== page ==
An old infographic about a hierarchy of groups that spread disinformation resurfaced on an online forum.
A Reddit user posted on November 22 an infographic with the title “The Architecture of Networked Disinformation” in r/Philippines, a subreddit for topics related to the Philippines.
It came from a study by communication scholars Jonathan Ong from the University of Massachusetts and Jason Cabañes from the University of Leeds that was released in 2018.
The full title is: “Architects of Networked Disinformation: Behind the Scenes of Troll Accounts and Fake News Production in the Philippines.”
The study was funded by the British Council and the Newton Fund Grant through a global consortium of scholars researching on digital technologies in developing countries.
The summary and full report can be accessed here.
Disinformation is defined as “false information deliberately and often covertly spread (as by the planting of rumors) in order to influence public opinion or obscure the truth.”
It is different from misinformation which means “incorrect or misleading information.”
The infographic showed the hierarchy of the paid “architects of online disinformation.
These groups listed are:
- Chief architects of networked disinformation – elite advertising and public relations strategists
- Digital influencers
- Anonymous influencers – anonymous operators of social media pages with humorous/inspiration/pop culture content
- Key opinion leaders – celebrities and pundits with highly engaged fans and followers on social media
- Community-level fake account operators – precarious middle-class workers subcontracted by the chief architects or hired by politicians’ chief-of-staff
At the bottom of the hierarchy are the voluntary or unpaid grassroots intermediaries and the general public who believe their campaign messages.
The grassroots intermediaries include fan page moderators and volunteer political organizers.
Some Reddit users praised the infographic deemed timely.
“Magandang infographic. Sa panahon ngayon, sino pa kaya ang digital influencer ang wala sa payroll ng politiko nila?” one user said.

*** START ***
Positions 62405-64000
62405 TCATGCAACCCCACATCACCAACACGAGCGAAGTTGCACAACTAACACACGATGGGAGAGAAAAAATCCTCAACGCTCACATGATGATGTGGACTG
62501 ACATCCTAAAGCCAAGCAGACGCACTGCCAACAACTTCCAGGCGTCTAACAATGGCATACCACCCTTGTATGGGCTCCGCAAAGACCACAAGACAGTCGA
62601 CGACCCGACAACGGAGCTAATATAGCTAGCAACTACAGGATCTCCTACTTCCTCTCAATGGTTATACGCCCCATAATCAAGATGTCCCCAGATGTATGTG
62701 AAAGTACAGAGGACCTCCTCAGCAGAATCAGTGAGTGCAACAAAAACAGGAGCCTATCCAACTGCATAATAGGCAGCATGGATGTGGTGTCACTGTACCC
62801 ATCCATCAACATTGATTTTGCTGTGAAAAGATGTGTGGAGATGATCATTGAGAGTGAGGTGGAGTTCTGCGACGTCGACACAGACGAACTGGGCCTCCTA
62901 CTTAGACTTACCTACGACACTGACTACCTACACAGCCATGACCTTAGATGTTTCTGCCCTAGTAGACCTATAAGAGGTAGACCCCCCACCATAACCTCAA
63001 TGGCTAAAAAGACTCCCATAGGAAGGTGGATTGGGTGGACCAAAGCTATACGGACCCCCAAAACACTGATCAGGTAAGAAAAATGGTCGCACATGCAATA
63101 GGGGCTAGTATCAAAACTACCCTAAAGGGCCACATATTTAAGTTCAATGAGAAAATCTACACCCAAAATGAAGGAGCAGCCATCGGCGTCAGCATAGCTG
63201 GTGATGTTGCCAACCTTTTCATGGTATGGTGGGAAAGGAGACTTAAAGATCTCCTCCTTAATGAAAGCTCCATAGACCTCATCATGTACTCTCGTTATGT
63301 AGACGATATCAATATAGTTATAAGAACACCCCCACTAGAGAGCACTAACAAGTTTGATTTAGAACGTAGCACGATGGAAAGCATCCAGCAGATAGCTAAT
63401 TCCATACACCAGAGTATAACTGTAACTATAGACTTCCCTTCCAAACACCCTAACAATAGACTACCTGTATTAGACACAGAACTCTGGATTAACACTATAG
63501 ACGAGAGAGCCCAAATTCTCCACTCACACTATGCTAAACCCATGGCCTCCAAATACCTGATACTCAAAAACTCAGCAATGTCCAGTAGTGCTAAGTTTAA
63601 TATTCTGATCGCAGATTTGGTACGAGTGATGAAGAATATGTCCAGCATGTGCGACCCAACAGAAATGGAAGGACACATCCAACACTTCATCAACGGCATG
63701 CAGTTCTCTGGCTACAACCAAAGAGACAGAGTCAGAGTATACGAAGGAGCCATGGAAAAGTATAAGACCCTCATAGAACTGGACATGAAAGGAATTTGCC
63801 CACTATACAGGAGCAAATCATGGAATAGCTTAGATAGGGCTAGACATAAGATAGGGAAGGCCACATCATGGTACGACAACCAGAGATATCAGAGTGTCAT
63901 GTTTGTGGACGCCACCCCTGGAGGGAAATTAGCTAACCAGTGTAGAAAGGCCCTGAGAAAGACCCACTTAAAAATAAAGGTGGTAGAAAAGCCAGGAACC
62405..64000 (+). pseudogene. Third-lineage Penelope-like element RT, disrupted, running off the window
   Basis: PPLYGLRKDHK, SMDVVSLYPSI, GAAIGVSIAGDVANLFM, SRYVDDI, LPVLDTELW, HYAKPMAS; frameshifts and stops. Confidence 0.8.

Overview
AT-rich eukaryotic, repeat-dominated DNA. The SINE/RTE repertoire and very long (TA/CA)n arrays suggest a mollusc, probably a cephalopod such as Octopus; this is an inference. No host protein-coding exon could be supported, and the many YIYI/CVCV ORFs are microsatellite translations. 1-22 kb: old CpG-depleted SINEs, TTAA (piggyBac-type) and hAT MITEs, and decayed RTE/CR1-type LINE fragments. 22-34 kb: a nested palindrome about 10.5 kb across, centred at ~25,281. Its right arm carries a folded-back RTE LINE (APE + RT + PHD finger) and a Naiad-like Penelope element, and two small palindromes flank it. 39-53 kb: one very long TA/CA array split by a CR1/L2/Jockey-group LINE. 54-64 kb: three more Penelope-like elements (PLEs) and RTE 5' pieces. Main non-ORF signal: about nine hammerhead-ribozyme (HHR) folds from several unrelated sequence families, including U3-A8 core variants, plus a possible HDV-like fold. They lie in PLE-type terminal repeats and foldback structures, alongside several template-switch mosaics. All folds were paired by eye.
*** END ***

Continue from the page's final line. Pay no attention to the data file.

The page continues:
Others, meanwhile, were dismayed for those who belong to the “grassroots” level or the volunteers.
“Yung sa baba libre kasi volunteers. Yung sa taas millions ang transaction/deals just under that 6 figures naman, if you have influencer friends ask them,” one user said.
‘Yung ‘Grassroots Intermediaries,’ sila ‘yung, ‘Sana bayad ka dito, ang saklap naman kung t*ng* ka lang for free,’” another user said.
Recap of the study
In the summary of the study, Ong and Cabañes conducted interviews and participant observation of people whom they named as “architects of networked disinformation,” hence the title.
The have uncovered that disinformation campaigns in Philippine politics come from the advertising and PR industry and not the prominent social media influencers.
“Conveniently hidden behind the smoke-screen of prominent social media influencers who fan the flames of political divisiveness and stoke the public’s moral panics about trolling, ad and PR executives assemble their own teams of anonymous digital influencers and community-level fake account operators,” the researchers said.
They also noted that the problem is “systemic” and “deeply rooted” in the Philippine society.”
“While efforts to blacklist fake news websites, expose fake accounts, or vilify divisive digital influencers may sometimes be well-meaning, these solutions do not address the institutions and systems that professionalize and incentivize disinformation production,” the researchers said.